The Government is to introduce laws to allow personal addresses to be removed from the publicly available information at Companies House. It is believed the laws will come into force by the end of summer 2018. The law is aimed at tackling fraudulent use of personal information.
WHO CAN BENEFIT?
Residential addresses for the following individuals will be able to be removed:
- Subscribers, current or former members;
- Permanent representatives of permanent establishments;
- Person who registered a charge.
The address will be removed except for the first part of the postcode (or information in the address that denotes a geographical area which is equivalent or larger than the area represented by the first part of the postcode). There will be no requirement to demonstrate the risk of violence or intimidation, which is required under the current provisions.
The current provisions do not remove details on documents filed before 1January 2003. In contrast the proposed new provisions will allow any residential address to be removed, regardless of the date the document was filed at Companies House.
HOW TO MAKE AN APPLICATION
An application for an address to be removed must be made to Companies House. The application must contain the following details:
- Name and former names of director;
- The residential address to be removed;
- Name and registered number of all relevant companies;
- In respect of each company:
- Name of the document on which the residential address appears (e.g. AP01 – appointment of director) and, where the document is a form, the number and title of the form; and
- Registration date of the document.
- For companies required to maintain a current address for the individual on the register (e.g. the director), the service address which is to replace the residential address;
- Date of birth; and
- Where applicant has allotted unique identifier it should be provided.
SAFEGUARDS CURRENTLY AVAILABLE
Directors must always provide correspondence and residential addresses, whereas secretaries are only required to provide the correspondence address. The correspondence address is normally an officer’s service address and will often be the same as the registered office. For minimal disclosure of personal details, it is best for the correspondence/service address to be the registered office, rather than a residential or personal address.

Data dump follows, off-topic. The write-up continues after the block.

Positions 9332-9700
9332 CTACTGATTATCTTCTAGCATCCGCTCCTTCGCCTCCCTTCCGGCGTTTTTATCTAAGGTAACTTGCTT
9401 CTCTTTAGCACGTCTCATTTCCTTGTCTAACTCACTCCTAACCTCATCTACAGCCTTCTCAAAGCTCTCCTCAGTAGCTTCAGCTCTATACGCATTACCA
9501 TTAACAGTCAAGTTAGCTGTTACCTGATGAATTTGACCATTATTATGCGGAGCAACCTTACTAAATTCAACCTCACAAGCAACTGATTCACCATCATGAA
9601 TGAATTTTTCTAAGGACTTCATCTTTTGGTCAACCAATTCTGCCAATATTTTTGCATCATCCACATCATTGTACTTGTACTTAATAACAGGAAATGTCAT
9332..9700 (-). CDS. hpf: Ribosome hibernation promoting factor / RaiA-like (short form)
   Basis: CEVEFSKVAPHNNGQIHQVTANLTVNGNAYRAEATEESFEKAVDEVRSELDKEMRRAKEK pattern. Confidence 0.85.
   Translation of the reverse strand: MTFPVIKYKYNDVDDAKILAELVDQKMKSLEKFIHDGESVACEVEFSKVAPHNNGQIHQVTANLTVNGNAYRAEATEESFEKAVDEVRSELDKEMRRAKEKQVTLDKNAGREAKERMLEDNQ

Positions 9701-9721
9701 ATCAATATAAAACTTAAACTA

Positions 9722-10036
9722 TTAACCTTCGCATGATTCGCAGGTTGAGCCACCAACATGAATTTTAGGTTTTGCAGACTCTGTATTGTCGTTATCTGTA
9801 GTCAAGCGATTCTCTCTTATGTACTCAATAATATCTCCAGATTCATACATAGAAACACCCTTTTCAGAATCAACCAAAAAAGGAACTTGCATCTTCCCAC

Both registered office and service/correspondence addresses are in the public domain and anyone can easily access them via the Companies House website. Even though the registered office or service address may not be denoted as residential, modern technology makes it easy to work out whether an address is residential.
An officer’s residential address is not in the public domain but can be accessed by some public authorities and credit reference agencies. Protection can be applied for so that residential address are not disclosed to credit reference agencies. The application requires that a person living at the address be at serious risk of violence or intimidation. As mentioned above, the proposed new laws do not include this requirement.
PSCS (PERSONS WITH SIGNIFICANT CONTROL)
PSCs are required to disclose the same address information as directors. Correspondence addresses are disclosed on the website and residential addresses are disclosed only to some public authorities and credit reference agencies. In a very similar way to directors, protection can be obtained to restrict disclosure to credit reference agencies.
Where an individual holds shares, their address may have been provided and continue to be disclosed. More recently, the shareholder’s address is only provided at incorporation and not where shares have subsequently been transferred or issued to them. It should be noted that the law does not require the address to be the personal residential address of the shareholder, as it does for directors. It is sufficient for a correspondence address to be given. Where a personal residential address has been given, it will be possible to remove this under the new rules as described above.
ACTION TO TAKE
The registered office and service addresses should be reviewed to check for residential addresses.
Once the new rules in place, historical records can be reviewed followed by appropriate applications for removal of residential addresses.
The information contained in this document is for information only. It is not a substitute for taking professional advice. In no event will Dixon Wilson accept liability to any person for any decision made or action taken in reliance on information contained in this document or from any linked website.
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